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ethnicity and family therapy

Members of ethnic [Greek ethnikos, of a national group] groups tend to share certain characteristics deriving from a common national, cultural, geographic, and religious heritage. Ethnicity has been referred to as "a sense of commonality transmitted over generations by the family and reinforced by the surrounding community. It involves conscious and unconscious processes that fulfill a deep psychological need for identity and historical continuity" (McGoldrick & Garcia-Preto, 1984, p. 347). Ethnicity has special significance in countries, such as the United States, that serve as "melting pots" for various ethnic groups. With increasing contact between ethnic groups, there are challenges and/or problems with regard to an individual's and family's adaptation (adaptability), sense of identity, related individuation, as well as coevolution. To cope with these challenges, special therapeutic considerations and interventionsmay be required.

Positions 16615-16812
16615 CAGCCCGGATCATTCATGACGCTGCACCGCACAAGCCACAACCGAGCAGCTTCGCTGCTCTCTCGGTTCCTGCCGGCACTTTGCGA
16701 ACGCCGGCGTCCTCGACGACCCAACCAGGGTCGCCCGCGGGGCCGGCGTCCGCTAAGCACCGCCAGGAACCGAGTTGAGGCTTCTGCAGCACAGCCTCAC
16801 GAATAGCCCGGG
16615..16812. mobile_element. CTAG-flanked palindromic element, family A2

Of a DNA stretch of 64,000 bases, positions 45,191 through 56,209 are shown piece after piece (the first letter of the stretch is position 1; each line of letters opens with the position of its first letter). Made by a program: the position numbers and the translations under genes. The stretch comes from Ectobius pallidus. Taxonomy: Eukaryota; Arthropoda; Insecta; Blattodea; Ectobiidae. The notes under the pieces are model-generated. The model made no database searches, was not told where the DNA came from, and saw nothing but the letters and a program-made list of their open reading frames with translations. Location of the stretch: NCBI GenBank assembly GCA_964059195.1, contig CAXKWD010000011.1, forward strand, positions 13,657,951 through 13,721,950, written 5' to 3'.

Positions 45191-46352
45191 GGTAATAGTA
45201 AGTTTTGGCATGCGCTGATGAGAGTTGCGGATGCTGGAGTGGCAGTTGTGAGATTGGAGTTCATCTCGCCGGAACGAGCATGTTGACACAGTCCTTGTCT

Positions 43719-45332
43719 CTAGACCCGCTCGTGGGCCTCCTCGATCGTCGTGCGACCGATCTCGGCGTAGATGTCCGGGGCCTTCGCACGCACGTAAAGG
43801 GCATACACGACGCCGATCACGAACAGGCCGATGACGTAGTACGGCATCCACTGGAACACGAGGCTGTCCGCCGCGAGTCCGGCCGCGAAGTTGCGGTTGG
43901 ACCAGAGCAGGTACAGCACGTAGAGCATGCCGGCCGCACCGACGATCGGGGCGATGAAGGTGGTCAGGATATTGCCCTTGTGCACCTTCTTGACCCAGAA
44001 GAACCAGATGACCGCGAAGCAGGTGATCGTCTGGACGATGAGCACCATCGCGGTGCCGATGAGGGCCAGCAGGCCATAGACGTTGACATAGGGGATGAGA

• McGoldrick, M., Garcia-Preto, N. Ethnic intermarriage: Implications for therapy. Family Process 23: 347-364, 1984.
Credit

Definition extracted with permission from Simon, Fritz, et al, Family Process, Inc.: Language of Family Therapy: A Systemic Vocabulary and Source Book (Family Process Press Series)

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